The economic outlook for Angola has been transformed by the peace agreement of April 4, 2002, and by increasing government revenues from oil. Since the end of violent conflict, about 4 million displaced persons have returned to their communities. Oil production, which currently accounts for about half of GDP, is expected to double to 2 million barrels per day by 2007. Large
diamond deposits and considerable natural resources in agriculture, timber, and fishing also remain to be exploited.
GDP grew strongly in 2004, largely reflecting rising oil production, and is expected to grow at an annual average rate of 18 percent during 2005–2007. However, poverty remains deeply entrenched.
Inflation has declined substantially since mid-2003, to 31 percent in December 2004, following a major change in macroeconomic policy implementation, which has largely stabilized the nominal exchange rate. rate. The policy has involved active absorption of domestic liquidity by central bank intervention in foreign currency to support a tightening in monetary policy and improvements in fiscal control.
Initial estimates indicate a substantial decline in the fiscal deficit between 2003 and 2004, reflecting the rise in oil prices, reductions in fuel subsidies, and lower spending in real terms on goods and services. Unification of the budget and publication of information on oil revenues have improved the transparency of fiscal operations, but data remain unreliable.
Progress on structural reform and policies to reduce poverty has been limited. Noncompetitive practices, privileged access, and costly bureaucratic procedures hamper the growth of the non-oil private sector and contribute to high margins in domestic prices. Public spending is high in relation to national income, but with limited provision for the social sectors. The PRSP has not yet been finalized.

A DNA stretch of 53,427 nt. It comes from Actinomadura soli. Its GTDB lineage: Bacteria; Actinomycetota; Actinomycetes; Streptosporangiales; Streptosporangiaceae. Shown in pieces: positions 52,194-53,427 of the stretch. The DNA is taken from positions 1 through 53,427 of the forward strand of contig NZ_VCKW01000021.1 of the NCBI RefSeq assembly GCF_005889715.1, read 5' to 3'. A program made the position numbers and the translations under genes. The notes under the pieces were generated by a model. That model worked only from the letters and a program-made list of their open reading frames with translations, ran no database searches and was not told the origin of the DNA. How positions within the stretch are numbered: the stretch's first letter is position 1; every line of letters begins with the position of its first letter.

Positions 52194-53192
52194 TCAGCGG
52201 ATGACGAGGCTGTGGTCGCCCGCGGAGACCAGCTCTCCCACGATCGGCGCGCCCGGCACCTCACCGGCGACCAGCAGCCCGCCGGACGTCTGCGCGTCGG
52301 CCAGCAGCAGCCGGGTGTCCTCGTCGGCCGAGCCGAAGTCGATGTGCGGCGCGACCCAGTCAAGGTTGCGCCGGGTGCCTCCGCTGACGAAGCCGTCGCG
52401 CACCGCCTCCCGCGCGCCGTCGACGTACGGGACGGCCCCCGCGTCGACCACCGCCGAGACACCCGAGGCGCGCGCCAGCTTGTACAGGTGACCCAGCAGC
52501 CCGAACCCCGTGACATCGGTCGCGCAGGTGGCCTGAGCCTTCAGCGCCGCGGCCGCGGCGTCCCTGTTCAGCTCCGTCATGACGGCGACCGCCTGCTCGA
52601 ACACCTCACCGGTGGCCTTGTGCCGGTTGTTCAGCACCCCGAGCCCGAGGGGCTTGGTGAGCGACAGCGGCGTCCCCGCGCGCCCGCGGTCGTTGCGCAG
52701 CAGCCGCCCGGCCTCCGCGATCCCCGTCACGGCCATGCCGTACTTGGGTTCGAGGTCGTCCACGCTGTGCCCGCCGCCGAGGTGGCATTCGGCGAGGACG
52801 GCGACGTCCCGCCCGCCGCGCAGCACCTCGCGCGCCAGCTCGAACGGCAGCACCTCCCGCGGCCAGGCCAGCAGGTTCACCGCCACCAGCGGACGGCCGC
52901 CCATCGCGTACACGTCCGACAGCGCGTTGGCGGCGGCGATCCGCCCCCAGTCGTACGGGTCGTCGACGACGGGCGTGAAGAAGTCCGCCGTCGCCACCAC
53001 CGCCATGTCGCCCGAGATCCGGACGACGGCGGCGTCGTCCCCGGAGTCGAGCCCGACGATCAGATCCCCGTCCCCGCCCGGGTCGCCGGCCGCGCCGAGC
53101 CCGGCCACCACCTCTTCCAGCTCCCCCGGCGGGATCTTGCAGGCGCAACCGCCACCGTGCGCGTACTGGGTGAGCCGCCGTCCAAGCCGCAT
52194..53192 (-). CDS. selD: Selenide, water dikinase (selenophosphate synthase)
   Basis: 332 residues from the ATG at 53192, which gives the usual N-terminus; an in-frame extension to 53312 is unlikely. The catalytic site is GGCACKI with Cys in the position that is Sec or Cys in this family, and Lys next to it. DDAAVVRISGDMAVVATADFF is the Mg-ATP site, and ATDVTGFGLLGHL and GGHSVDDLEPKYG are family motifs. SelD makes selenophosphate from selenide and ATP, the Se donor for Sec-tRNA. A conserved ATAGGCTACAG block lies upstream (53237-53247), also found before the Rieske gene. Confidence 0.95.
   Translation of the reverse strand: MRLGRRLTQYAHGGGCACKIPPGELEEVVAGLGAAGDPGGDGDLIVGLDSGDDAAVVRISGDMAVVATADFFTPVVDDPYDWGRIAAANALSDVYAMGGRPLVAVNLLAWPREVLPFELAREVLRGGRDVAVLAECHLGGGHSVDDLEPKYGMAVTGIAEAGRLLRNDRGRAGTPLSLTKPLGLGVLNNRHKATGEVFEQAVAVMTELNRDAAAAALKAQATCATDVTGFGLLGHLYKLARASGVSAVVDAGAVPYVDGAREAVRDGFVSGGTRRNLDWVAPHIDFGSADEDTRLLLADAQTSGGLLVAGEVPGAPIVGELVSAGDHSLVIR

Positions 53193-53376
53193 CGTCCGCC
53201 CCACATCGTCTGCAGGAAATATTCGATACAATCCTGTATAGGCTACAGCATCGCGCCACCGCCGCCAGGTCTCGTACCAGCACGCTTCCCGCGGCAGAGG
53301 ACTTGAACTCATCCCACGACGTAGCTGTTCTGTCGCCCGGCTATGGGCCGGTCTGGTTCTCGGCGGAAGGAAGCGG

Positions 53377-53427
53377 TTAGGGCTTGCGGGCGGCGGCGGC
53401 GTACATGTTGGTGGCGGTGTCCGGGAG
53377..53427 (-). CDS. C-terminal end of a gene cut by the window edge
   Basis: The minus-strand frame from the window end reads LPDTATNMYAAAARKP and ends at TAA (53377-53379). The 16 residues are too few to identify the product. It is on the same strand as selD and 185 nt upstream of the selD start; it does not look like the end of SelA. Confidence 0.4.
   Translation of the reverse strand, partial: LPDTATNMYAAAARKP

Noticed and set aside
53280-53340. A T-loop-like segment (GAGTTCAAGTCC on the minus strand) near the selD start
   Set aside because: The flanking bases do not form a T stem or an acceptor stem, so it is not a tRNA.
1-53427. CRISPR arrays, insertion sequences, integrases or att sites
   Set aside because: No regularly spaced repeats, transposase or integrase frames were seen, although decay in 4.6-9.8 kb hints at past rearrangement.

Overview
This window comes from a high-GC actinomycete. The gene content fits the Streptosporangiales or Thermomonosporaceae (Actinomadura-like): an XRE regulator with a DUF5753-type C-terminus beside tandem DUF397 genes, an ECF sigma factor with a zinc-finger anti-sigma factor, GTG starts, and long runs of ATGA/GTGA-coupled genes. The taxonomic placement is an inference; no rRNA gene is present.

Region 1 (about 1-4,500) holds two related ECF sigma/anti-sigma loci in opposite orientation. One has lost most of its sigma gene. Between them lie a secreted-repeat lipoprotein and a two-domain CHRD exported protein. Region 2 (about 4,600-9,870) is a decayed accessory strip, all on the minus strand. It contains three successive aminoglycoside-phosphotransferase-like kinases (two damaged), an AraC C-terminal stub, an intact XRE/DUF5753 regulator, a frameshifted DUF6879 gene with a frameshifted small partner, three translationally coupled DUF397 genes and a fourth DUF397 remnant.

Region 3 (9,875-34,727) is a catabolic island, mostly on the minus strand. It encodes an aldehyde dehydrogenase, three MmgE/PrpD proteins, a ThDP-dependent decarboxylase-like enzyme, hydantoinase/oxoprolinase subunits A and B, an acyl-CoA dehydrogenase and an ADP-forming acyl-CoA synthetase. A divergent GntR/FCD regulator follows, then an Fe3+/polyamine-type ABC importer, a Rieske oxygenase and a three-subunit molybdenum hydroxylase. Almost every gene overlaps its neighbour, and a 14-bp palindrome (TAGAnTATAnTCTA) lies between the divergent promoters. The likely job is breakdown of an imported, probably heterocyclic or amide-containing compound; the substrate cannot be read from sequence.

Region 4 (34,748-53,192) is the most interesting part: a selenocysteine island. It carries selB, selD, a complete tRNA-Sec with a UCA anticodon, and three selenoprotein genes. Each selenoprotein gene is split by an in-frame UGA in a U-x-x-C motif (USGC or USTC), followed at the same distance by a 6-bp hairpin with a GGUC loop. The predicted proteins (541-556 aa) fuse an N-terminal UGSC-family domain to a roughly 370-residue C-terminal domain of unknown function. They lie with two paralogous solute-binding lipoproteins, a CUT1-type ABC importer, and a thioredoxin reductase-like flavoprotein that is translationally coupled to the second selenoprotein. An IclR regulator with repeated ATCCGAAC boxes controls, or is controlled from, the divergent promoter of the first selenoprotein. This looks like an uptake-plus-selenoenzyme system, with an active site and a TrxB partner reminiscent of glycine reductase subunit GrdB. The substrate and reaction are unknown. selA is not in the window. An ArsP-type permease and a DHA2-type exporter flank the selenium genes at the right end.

The authorities’ draft budget for 2005 seeks to consolidate progress toward macroeconomic stability by targeting a further reduction in inflation during 2005 to 15 percent. Angola remains vulnerable as a result of heavy external borrowing by the public sector and low international reserves. However, if oil prices remain above their long-term trend, vulnerabilities should lessen substantially and macroeconomic prospects would improve.
Sustained progress in three areas would help Angola achieve its medium-term potential. First, macroeconomic policy management should be strengthened with a view to achieving sustainable low inflation. This will require fiscal discipline to avoid procyclical spending as oil prices vary. Second, further fundamental improvements need to be secured in transparency in relation to fiscal operations, including revenues from oil and other natural resources, and in removing conflicts of interest in the
national oil and diamond companies. Third, for the private sector to develop, structural measures are required to improve competition and contract enforcement.
The staff is continuing discussions on a possible staff-monitored program that would help establish a track record of performance, with a view to eventually moving to a Fund-supported arrangement.